It happens all the time. In Maine, cars and trucks crash into moose and deer thousands of times every year. It's a big problem. Of course, most people are delighted to see a beautiful white-tailed deer or a majestic bull moose. But few people know how to handle a head-on encounter with Maine's largest and wildest creatures. The following safety tips will help you avoid the tragic results of colliding with moose, deer, and bears.
November is Deer Collision Month!
Collisions with deer increase in the autumn, peaking in November - during breeding season. But they can happen any time of the year.
May and June are Peak Moose Collision Months!
Collisions with moose increase dramatically in these months. Autumn incidents are also common. But don't let your guard down. Crashes happen 12 months a year.
Tip: Deer eyes reflect light from headlights very well. But because moose are taller, drivers won't see their eyes reflected in the headlights. This makes moose even harder to see in time to avoid a collision.
From Dusk to Dawn
Although collisions can happen any time of the day, moose and deer are most active around dawn and dusk. They also travel at night. So be especially alert after sunset, because dark-colored animals can be very hard to see until they are right in front of your headlights
Warning Signs Mean Business
The locations for Maine's moose and deer crossing signs are chosen based on where there are high concentrations of wildlife and where collisions are a problem.
Pay Attention and Keep to the Speed Limit
Driver distraction and inattention, combined with excess speed, often result in vehicle-wildlife collisions. Always scan the roadside as well as the road. Reducing speed at night greatly improves safety.
Good Visibility is a Must
In reduced visibility due to darkness, rain, or fog, travel speed should be adjusted to the conditions. Slowing down when visibility is poor greatly increases your safety.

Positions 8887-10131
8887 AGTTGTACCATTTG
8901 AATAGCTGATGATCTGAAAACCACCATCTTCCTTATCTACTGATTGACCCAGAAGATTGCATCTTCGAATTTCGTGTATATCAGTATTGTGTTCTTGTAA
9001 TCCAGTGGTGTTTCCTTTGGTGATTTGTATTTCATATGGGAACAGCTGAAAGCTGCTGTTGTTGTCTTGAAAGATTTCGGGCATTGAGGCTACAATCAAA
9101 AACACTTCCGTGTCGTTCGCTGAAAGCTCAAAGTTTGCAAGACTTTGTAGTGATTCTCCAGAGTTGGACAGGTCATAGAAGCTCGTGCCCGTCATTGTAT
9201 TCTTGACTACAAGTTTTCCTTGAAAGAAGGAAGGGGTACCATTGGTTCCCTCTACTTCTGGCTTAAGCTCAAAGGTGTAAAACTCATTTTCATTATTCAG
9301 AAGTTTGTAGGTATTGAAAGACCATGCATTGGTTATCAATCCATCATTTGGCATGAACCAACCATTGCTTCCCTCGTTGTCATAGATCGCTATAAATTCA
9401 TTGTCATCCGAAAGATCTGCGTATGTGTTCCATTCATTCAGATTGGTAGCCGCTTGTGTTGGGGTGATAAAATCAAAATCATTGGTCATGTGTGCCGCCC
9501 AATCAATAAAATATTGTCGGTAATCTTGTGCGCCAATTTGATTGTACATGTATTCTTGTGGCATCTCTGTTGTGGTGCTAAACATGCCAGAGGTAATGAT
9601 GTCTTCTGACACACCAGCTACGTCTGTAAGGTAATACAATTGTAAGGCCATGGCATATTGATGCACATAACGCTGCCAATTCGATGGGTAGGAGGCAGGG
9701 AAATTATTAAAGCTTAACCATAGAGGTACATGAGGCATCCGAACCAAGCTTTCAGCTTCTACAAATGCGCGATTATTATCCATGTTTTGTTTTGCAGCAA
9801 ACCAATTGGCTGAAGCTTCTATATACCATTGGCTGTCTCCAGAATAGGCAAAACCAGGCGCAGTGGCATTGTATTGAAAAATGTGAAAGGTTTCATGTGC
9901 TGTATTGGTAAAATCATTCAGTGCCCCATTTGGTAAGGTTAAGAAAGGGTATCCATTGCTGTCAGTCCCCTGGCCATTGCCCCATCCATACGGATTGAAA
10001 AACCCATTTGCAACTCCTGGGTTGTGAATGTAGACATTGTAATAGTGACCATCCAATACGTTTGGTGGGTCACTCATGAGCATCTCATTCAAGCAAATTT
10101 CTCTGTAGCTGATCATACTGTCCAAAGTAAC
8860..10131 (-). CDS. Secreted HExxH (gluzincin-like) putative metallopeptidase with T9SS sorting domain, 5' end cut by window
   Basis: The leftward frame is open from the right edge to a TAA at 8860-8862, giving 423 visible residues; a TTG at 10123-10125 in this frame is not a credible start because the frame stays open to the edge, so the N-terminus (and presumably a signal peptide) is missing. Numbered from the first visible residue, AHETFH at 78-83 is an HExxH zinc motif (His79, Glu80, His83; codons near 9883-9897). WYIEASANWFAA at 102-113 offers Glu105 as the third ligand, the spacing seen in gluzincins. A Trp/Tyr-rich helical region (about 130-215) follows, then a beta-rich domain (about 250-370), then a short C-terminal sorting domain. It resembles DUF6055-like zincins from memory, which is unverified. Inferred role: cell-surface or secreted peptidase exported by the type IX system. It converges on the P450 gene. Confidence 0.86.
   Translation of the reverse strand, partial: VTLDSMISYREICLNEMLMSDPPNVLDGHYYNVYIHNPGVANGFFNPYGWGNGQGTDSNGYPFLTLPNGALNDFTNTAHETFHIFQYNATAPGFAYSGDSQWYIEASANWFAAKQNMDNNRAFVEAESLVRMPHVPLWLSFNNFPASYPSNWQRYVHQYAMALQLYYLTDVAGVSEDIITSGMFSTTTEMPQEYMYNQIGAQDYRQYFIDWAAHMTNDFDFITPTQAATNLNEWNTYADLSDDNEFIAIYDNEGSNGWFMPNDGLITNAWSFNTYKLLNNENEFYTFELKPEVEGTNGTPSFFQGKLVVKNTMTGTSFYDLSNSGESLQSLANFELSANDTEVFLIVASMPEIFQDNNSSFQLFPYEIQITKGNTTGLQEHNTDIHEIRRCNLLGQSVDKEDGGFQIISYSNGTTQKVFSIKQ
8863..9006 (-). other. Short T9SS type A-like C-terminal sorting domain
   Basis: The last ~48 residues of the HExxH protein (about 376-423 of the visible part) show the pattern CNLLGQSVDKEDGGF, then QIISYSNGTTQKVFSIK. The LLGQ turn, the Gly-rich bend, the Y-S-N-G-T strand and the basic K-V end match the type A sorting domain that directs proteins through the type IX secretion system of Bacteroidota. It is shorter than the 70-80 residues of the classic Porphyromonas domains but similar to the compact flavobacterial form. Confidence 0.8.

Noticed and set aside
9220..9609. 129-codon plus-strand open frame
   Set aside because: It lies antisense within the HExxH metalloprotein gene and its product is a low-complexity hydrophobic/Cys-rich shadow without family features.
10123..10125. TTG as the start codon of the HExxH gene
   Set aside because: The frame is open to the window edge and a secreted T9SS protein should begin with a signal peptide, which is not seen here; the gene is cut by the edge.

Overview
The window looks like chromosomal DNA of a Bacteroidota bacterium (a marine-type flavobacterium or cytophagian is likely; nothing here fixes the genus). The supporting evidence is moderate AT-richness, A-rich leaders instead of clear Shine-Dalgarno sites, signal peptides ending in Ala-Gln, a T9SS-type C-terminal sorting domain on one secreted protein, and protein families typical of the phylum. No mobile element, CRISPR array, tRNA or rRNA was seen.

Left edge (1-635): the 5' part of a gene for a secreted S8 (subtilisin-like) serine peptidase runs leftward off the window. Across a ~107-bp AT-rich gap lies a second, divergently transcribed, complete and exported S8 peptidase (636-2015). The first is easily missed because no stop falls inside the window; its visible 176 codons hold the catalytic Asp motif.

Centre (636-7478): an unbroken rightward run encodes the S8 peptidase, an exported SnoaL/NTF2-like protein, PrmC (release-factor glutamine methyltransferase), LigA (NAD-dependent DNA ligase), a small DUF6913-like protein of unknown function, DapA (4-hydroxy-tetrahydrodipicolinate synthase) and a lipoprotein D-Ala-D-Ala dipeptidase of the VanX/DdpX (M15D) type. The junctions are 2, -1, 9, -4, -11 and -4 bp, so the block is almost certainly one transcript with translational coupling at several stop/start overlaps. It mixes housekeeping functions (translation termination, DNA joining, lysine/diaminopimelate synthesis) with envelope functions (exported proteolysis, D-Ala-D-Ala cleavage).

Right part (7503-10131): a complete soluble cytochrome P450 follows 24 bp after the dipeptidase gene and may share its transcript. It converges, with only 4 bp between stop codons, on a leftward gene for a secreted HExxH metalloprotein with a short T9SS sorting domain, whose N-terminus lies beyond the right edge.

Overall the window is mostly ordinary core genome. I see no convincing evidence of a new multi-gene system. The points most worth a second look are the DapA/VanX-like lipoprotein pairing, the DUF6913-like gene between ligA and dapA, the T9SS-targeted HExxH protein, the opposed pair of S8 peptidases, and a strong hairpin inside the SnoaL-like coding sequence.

Animals Live in the Woods
Be alert in rural and forested areas. Deer are commonly seen near fields and orchards. Moose are often found near wetlands. Use high beams whenever possible. Watch for the reflective eyes of deer and the silhouette of a moose.
"Herd" the One About the Traveling Moose?
Moose and deer often travel in small groups. If one animal crosses the road, you can bet that there are more animals nearby that may be crossing.
How Far Ahead Can You See?
Do not drive beyond your headlights. If you can't stop within the distance of your headlight visibility, you could hit something just beyond your viewing area. You won’t see the animal in time to stop.
The Moose Standoff
If you see a moose standing in or near the roadway, use extreme caution, especially during mating season from August through October.
- Slow down.
- Do not try to drive around the moose.
- Stay in your vehicle. Do not get out to observe or to chase it off the road. By getting out of the car, you put yourself and other drivers at risk. Moose can be unpredictable and may attack your vehicle.
- Give moose plenty of room and let them wander back off the road.
Believe it or not! What at first appears to be a gentle, lumbering moose will suddenly charge a car, then stride quietly away.
What if a Crash is Unavoidable?
If a crash with an animal is imminent, apply the brakes and steer straight. Let up on the brakes just before impact to allow the front of your vehicle to rise slightly and aim to hit the tail end of the animal. This can reduce the risk of the animal striking the windshield area and may increase your chances of missing it. Duck down to protect yourself from windshield debris.
Be aware that wildlife collisions can occur at any time, under almost any circumstances, and anywhere in Maine. Moose have been hit in heavily populated neighborhoods in Portland, Lewiston-Auburn, and Bangor - Maine's three largest communities.